Five years after Jason Statham’s wits and kicks took out a prehistoric shark in The Meg, the sequel Meg 2: The Trench arrives with more sharks but no bite.
I enjoyed the 2018 film, a dumb fun movie about a thought-extinct megalodon terrorizing a research facility and a beach in China after an exploration of the Mariana Trench sent it to shallower waters. It grossed $529 million on a budget of $130 million, so no wonder Warner Bros. snapped up a sequel.
Meg 2: The Trench brings back some characters and the same screenwriters, but the film feels lost at sea. Instead of focusing on more Megs on the loose—a thread hinted at the end of the original—it retreads plot points from the first film and gives us talky scenes about corporate espionage and illegal mining. It’s like promising dinosaurs running amok while focusing on giant locusts instead (I’m looking at you, Jurassic World: Dominion).
Statham, also an executive producer, returns as diver Jonas Taylor, but he seems bored. Or miserable. His performance has a grumpy flatness, not even the winking humor of The Meg (or the Fast & Furious films, where he also appears).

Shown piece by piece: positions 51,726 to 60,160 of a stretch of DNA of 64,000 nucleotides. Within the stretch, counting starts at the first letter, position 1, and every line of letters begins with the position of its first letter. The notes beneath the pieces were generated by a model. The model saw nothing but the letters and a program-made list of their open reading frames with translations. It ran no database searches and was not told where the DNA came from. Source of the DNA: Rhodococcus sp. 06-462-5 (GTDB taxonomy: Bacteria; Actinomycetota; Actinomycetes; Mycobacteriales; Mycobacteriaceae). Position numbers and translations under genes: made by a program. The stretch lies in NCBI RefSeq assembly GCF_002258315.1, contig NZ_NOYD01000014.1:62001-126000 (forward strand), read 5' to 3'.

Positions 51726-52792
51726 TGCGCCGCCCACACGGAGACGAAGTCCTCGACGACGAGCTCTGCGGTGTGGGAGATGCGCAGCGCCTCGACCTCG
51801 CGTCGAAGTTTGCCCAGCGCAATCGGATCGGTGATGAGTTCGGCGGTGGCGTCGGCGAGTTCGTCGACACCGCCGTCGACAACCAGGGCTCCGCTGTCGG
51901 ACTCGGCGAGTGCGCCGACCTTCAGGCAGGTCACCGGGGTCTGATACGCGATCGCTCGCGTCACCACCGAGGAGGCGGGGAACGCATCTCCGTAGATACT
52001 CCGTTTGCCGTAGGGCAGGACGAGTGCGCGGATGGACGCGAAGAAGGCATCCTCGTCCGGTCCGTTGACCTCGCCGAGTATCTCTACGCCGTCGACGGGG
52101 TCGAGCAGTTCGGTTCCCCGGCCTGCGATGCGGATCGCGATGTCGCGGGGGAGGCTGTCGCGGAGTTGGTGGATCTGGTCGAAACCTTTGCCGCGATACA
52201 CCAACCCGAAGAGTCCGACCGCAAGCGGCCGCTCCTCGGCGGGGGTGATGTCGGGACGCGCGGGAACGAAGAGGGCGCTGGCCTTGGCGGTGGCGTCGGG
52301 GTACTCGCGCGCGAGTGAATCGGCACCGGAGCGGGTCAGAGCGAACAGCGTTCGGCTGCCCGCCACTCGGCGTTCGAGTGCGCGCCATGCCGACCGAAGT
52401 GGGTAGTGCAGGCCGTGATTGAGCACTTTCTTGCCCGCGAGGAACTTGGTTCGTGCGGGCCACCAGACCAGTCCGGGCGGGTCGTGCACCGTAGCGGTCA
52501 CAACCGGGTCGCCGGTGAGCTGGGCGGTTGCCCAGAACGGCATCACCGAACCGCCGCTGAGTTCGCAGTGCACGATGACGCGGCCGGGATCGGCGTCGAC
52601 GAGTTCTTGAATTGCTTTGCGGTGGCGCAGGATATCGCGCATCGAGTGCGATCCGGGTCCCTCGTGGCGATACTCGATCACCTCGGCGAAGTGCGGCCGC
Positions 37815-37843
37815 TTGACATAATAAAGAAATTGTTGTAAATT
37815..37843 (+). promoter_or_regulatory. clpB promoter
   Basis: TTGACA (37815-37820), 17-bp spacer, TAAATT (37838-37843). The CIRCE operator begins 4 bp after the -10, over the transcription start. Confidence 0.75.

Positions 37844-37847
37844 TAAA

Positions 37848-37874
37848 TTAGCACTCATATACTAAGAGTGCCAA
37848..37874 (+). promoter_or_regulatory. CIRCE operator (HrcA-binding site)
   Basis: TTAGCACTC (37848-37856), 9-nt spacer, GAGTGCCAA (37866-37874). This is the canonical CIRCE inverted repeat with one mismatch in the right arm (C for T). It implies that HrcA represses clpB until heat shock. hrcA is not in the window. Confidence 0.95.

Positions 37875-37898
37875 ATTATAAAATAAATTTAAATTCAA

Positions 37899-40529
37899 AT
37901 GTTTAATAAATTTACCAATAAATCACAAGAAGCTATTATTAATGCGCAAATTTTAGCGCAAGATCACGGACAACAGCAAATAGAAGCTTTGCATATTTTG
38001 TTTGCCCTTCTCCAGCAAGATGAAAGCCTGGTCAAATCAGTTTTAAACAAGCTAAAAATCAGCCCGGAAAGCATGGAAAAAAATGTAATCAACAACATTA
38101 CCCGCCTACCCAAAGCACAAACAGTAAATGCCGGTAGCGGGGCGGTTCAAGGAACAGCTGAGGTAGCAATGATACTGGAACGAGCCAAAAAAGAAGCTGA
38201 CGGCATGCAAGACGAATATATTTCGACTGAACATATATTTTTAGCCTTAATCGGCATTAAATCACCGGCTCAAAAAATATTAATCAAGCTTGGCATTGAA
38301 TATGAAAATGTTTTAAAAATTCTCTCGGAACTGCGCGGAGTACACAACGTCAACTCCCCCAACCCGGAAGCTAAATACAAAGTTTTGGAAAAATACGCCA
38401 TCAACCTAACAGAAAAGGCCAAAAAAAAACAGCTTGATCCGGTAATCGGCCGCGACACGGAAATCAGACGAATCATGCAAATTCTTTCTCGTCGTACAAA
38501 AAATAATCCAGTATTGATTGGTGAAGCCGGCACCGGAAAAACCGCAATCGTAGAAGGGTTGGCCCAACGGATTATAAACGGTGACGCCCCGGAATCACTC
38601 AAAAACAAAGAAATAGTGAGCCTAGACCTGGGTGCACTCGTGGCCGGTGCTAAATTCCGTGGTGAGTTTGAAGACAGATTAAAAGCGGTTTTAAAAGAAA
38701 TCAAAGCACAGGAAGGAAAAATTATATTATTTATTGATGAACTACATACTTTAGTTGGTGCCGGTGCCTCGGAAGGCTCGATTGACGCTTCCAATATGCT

Jonas has a fatherly relationship with Meiying (Sophia Cai), whose mother he flirted with during the earlier film. She’s died since The Meg, leaving Meiying in the care of her uncle Jiuming Zhang (Jing Wu, Ride On) whenever Jonas is elsewhere.
Jiuming runs the underwater research company from the earlier film and also inexplicably has a young Meg in captivity that he wants to train. It soon busts out of its enclosure and vanishes, leaving the munching to other Megs.
Returning screenwriters Jon Hoeber, Erich Hoeber, and Dean Georgaris once again send Jonas to explore the Mariana Trench, this time accompanying Jiuming and his crew. Cai, who played a cute little girl in peril in The Meg, is now a spunky teen who puts herself in harm’s way. She hides aboard Jonas’s sub just as someone sabotages the mission to both cover up the mining and take over the research company.
Meanwhile, Megs again breach the surface and swim toward a tourist resort after the film treads water for way too long. Did the writers forget they were repeating themselves, or were they hoping audiences would?
The characters seem interchangeable, with forgettable banter. One amusing standout is Page Kennedy (The Upshaws), whose character was so unprepared in The Meg that he’s made a survival kit with a Taser, pepper spray, and other helpful necessities.
Nevertheless, director Ben Wheatley (In the Earth) can’t shake the feeling that the film keeps trying out ideas on the fly. Meg 2: The Trench promises more cheeky humor and thrills, but it’s a movie with no teeth.